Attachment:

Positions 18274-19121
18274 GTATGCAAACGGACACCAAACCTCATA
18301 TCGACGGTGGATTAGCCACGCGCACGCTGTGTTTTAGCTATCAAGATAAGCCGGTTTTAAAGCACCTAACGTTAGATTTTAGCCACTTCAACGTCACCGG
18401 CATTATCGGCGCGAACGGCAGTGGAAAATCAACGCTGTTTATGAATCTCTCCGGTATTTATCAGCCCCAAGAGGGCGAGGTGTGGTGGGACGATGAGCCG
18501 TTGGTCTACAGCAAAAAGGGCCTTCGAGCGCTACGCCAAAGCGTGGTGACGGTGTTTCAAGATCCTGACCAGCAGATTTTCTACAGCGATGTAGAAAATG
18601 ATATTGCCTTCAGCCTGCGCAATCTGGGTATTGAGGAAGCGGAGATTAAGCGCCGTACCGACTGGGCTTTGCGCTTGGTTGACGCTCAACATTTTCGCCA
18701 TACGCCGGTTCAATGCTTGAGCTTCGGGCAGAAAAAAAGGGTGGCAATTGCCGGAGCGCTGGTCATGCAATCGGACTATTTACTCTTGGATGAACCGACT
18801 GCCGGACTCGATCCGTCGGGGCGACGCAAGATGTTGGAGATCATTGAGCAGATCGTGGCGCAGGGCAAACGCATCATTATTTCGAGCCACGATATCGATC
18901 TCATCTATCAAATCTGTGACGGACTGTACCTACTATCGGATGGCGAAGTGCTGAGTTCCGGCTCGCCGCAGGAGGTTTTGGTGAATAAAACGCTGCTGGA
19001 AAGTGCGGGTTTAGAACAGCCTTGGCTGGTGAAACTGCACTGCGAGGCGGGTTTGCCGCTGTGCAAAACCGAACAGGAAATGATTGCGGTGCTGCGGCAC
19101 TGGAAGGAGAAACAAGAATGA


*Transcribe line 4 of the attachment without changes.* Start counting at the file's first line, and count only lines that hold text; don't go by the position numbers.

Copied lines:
18401 CATTATCGGCGCGAACGGCAGTGGAAAATCAACGCTGTTTATGAATCTCTCCGGTATTTATCAGCCCCAAGAGGGCGAGGTGTGGTGGGACGATGAGCCG